A small catalytic RNA motif with Diels-Alderase activity

Burckhard Seelig, Andres Jäschke

Research output: Contribution to journalArticlepeer-review

277 Scopus citations


Background: The 'RNA world' hypothesis requires that RNA be able to catalyze a wide variety of chemical reactions. In vitro selection from combinatorial RNA libraries has been used to identify several catalytic activities, most of which have resulted in a self-modification of RNA at one of its constituents. The formation of carbon-carbon bonds is considered an essential prerequisite for a complex metabolism based on RNA. Results: We describe the selection and characterization of new ribozymes that catalyze carbon-carbon bond formation by Diels-Alder reaction of a biotinylated maleimide with an RNA-tethered anthracene. Secondary structure analysis identified a 49-nucleotide RNA motif that accelerates the reaction about 20,000-fold. The motif has only 11 conserved nucleotides that are present in most of the selected sequences. The ribozyme motif is remarkably adaptable with respect to cofactor and metal-ion requirements. The motif was also re-engineered to give a 38-mer RNA that can act as a 'true' catalyst on short external substrate oligonucleotide-anthracene conjugates. Conclusions: We have identified a small, highly abundant RNA motif that can solve the complex task of forming two carbon-carbon bonds between two reactants in trans, a catalytic capacity useful for creating prebiotically relevant molecules. This is the smallest and fastest RNA catalyst for carbon-carbon bond formation reported to date.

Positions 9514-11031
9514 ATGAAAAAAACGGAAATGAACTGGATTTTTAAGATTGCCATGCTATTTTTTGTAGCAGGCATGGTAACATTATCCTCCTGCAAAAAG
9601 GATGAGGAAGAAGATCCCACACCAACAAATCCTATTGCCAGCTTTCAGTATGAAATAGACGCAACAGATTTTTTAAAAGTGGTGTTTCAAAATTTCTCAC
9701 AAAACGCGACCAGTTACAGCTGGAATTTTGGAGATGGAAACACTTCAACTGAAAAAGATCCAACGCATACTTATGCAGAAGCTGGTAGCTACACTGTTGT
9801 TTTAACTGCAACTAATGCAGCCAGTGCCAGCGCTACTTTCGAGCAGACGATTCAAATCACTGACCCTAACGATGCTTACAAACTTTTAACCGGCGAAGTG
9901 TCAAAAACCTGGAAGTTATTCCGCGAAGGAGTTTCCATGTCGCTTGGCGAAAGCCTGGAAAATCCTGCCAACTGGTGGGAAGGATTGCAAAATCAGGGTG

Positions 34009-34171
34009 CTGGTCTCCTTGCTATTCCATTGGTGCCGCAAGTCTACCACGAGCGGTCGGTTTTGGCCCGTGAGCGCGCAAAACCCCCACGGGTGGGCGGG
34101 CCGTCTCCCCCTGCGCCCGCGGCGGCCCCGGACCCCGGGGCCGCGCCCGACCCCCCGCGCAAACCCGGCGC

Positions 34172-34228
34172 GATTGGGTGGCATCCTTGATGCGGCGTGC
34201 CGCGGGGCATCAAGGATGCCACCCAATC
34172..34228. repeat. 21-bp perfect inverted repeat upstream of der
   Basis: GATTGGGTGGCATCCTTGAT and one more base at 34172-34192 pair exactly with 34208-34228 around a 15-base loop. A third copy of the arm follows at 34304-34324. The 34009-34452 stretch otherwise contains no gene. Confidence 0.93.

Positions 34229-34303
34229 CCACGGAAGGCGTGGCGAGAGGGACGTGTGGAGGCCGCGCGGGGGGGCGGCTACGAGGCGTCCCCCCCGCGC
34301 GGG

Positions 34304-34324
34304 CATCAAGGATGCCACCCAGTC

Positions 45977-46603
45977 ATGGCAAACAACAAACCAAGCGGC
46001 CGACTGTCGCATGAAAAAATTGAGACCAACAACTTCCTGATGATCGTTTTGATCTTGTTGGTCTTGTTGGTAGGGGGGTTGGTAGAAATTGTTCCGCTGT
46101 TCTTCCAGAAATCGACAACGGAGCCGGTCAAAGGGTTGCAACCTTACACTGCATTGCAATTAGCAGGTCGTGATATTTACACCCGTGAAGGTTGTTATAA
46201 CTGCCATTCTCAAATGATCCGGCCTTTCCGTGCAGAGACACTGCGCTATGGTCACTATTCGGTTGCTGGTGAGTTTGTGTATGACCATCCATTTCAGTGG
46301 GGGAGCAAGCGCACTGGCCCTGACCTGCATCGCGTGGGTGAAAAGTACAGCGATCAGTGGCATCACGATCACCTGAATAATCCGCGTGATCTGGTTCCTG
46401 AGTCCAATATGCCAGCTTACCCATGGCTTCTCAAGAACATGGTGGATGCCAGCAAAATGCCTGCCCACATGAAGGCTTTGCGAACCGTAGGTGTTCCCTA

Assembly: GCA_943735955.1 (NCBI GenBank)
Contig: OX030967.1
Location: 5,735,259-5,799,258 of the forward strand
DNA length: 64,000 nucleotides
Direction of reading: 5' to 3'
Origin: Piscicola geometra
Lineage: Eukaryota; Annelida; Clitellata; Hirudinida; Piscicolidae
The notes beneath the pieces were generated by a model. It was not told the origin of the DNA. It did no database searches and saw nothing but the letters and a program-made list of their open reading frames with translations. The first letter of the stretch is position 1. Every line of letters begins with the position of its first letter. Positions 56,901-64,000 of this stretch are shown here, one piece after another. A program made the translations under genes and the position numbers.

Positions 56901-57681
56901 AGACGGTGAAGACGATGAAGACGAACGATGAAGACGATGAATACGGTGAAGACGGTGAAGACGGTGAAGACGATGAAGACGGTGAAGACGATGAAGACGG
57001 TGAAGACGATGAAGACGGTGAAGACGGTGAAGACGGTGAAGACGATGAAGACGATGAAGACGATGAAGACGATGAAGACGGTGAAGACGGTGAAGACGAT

Original languageEnglish (US)
Pages (from-to)167-176
Number of pages10
JournalChemistry and Biology
Issue number3
StatePublished - Mar 1999

Bibliographical note

Funding Information:
This work was supported by the Deutsche Forschungsgemeinschaft (grants # Ja 794/l and SFB 344/BlO to A.J. ). We thank E. Nordhoff for mass spectrometric analysis, M. Ziegler and G. Buchlow for assistance with sequencing and fluorescence spectrometry, and V.A. Erdmann far support. We appreciate helpful suggestions by F. Hausch, C. Frauendorf, and T. Ruppert.


  • Cycloaddition
  • In vitro selection
  • Oligonucleotide conjugates
  • RNA catalysis
  • Ribozymes


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